We are currently in one of the tightest job markets ever. Every day becomes a bit harder to find a new employee to fill a vacant position within your company. Employees are leaving for better opportunities that are being offered left and right because, well, other employers are upping the ante out of desperation to hire top talent. Are all employees eager to jump ship? Is this only happening to my company? Why are my employees quitting? Where is the loyalty? These are all questions you may be asking yourself. Let’s take a deeper look into the main reasons why employees are pursuing other opportunities.

1. Poor management. A bad manager can cause a lot of harm within your team. Sometimes it is easier and more cost-efficient to handle the managerial situation than to keep replacing employees who leave because of that manager. The truth is often in the numbers, so if a lot of employees are unhappy because of their manager, there is probably a good reason. A raise or promotion will never be enough to make an employee stay who is unhappy with their manager.

2. Life changes. This is pretty much out of your control. People have their own set of goals and agendas, and it is their mission to take the path to achieve those milestones. While you may be somewhat powerless in this category, it is beneficial to check-in periodically and inquire if they are happy and satisfied with their job, what are their goals within the company, do they have any questions regarding their career path at your organization? Clear communication is extremely beneficial here. For example, say one of your best employees has a new baby at home and needs to see a bigger paycheck. This information is critical to you because it gives you an opportunity to make some changes, if possible, or at the very least, be aware that you may lose this employee sooner than later. 

3. Stagnant career path. A recent Gallup poll stated that 51% of employees are actively looking or keeping an eye out for new job openings. Your best employees are not going to be content with a stagnant career. They want to continuously grow and feel challenged. Some larger companies are tackling this issue by having their internal recruiters contact current employees to let them know about new openings within the company that may be a good fit for them. They are fishing in their own pond. This is a much more efficient process compared to identifying and sourcing new candidates!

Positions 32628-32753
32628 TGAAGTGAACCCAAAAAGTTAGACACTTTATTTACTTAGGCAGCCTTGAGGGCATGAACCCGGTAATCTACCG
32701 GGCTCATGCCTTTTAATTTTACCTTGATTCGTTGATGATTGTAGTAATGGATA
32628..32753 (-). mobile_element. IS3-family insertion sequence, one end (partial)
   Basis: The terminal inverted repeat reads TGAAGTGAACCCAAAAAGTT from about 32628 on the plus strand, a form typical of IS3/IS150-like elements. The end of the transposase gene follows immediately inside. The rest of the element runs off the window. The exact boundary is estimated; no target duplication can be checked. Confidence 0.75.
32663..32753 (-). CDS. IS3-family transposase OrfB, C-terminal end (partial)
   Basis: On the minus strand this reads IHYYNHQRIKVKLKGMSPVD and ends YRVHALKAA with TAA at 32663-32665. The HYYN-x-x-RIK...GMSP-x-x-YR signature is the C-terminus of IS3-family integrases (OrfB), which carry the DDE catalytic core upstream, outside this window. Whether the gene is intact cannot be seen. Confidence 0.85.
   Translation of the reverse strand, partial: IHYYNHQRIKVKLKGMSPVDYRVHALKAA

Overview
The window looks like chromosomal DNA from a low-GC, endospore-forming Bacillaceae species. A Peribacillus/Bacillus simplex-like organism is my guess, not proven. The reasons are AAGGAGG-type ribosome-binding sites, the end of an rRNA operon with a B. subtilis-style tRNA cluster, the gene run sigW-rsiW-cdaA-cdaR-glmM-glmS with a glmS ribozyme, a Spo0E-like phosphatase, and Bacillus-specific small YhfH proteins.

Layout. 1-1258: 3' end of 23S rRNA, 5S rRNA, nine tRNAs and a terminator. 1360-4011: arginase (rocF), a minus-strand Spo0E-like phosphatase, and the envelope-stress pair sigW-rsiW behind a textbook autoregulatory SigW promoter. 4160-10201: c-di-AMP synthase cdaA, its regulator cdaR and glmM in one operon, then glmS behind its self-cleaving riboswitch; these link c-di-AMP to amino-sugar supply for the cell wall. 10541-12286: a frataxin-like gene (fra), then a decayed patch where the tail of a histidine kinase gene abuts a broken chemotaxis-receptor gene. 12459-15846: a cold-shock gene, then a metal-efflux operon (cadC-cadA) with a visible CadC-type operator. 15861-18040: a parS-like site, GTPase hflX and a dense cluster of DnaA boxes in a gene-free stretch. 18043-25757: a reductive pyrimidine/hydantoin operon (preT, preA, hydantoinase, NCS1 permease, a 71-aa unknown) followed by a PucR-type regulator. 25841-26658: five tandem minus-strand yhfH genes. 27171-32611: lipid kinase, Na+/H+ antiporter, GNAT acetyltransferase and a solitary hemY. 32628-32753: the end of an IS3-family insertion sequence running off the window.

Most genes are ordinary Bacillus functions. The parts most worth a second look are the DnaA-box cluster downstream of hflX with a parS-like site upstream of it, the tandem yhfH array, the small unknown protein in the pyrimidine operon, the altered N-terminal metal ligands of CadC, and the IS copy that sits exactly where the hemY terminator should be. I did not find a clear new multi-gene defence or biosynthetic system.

4. Lack of challenge.¬†Another recent Gallup report found that 68% of today’s workers feel they are over-qualified for the day-to-day work they are completing. For starters, job descriptions should accurately¬†portray the open position so job seekers understand what they are actually getting in to. Employee engagement comes into play here as well. Work closely with employees to ensure they are engaged and excited about the company’s vision and mission and how their individual work contributes to achieving that purpose.

5. Little recognition. Even the most intrinsically motivated employees need recognition once in a while. Let them know that they have a very important purpose within the organization and that their work truly matters. Recognizing good work is one of the best things a manager can do. A little praise can go a long way.

Not only is it frustrating and upsetting to lose an employee – it is also expensive! It is harder than ever to integrate a new hire into many of the team environments that we are seeing in the workplace today. Management must stay focused on keeping employees engaged and happy, as that is the biggest driver in employee retention. Some reasons why employees quit may be completely out of your control, so take power in what you can control and hold on tight! If you need assistance backfilling open positions after an employee quit or moved to another role within your company, please contact us and we would be happy to help!

 managers and employee meeting.jpeg

Share our post:

Leave a Reply

Your email address will not be published. Required fields are marked *